In older women, non-milk drinkers and those with a higher intake of dairy products appear to have an increased risk of osteoporotic fracture

In November 2019 researchers from Australia published the results of their study to assess the association between milk and total dairy consumption and osteoporotic fracture in women. A total of 833 women, aged over 50 years, were involved in the study and followed up until the date of their first fracture or for a maximum of 24 years, whichever came first. Information on dairy consumption (milk, cheese, yoghurt, ice cream) was self-reported at the start of the study and during the follow-up period. During follow-up 206 women experienced an osteoporotic fracture (hip, forearm, spine and humerus) which was confirmed via x-ray. Results showed that consuming 500+ mL/day of milk was not significantly associated with increased risk for an osteoporotic fracture. However, non-milk drinkers and those consuming 800+ g/day or more total dairy appeared to have a slightly higher risk for an osteoporotic fracture when compared to those consuming under 250 mL/day of milk and 200-399 g/day of dairy. In addition, a higher milk consumption appeared to be associated with a lower C-reactive protein although total dairy consumption appeared to have no effect on this inflammatory marker.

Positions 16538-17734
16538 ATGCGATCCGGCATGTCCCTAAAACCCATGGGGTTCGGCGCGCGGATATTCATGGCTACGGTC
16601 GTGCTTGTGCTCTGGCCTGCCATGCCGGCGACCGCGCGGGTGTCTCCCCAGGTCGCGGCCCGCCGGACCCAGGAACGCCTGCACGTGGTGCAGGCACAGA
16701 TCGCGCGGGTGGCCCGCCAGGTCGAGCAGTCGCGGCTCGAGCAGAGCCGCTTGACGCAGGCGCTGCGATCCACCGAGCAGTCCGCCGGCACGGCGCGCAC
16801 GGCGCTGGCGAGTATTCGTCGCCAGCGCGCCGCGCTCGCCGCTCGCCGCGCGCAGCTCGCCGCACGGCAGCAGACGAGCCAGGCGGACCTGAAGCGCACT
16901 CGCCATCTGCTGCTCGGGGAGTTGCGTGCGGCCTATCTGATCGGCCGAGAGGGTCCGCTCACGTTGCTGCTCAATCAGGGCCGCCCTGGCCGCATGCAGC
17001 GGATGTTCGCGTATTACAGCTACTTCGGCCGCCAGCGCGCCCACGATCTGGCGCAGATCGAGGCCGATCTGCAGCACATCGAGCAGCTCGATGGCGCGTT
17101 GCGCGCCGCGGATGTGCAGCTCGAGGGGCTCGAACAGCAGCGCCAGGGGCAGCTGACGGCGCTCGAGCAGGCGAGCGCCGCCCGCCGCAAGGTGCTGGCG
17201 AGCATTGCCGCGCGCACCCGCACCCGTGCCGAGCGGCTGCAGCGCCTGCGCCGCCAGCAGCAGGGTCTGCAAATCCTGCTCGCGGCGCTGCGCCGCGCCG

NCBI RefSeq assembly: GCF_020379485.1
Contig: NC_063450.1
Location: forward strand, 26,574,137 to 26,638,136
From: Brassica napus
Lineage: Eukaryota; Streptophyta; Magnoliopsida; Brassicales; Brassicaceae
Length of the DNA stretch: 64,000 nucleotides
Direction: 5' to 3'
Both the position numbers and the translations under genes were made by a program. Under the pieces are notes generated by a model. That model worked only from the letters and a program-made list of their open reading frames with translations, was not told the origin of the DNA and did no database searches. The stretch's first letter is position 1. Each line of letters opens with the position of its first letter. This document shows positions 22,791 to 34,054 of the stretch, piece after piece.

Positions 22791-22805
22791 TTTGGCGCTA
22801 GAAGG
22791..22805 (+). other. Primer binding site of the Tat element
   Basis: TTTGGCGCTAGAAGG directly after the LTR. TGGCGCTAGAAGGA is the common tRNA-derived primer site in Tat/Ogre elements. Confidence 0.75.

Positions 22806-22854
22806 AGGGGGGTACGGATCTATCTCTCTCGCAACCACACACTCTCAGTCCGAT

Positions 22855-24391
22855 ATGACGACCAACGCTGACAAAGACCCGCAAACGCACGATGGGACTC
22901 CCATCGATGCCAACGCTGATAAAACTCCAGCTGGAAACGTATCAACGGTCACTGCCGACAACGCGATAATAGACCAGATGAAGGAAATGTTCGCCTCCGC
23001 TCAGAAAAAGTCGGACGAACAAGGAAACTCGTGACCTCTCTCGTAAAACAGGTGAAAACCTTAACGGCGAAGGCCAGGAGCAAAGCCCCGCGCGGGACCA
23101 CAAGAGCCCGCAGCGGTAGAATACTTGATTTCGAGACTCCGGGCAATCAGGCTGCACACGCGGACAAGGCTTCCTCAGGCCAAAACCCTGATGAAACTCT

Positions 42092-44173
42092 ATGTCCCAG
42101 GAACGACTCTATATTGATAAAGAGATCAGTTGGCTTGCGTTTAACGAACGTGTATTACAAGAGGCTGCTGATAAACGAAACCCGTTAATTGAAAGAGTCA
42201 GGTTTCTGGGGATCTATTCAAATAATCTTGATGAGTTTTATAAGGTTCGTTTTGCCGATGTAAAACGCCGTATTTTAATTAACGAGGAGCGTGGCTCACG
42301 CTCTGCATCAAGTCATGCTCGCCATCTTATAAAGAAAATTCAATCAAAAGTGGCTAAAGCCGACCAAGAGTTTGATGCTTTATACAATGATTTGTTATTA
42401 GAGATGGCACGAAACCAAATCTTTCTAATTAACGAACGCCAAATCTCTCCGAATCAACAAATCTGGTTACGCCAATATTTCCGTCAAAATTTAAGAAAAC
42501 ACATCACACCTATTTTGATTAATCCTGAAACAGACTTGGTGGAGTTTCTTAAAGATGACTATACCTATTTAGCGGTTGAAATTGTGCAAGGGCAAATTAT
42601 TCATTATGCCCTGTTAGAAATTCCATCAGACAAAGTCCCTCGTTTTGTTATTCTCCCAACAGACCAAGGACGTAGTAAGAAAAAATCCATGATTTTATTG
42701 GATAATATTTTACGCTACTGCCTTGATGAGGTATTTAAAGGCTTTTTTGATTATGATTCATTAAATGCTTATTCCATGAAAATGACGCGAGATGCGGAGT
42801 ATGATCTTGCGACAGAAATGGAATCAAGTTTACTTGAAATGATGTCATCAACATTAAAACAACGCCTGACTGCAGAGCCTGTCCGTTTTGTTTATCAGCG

Aslam H et al. Association between dairy intake and fracture in an Australian-based cohort of women: a prospective study. BMJ Open. 2019 Nov 21;9(11):e031594

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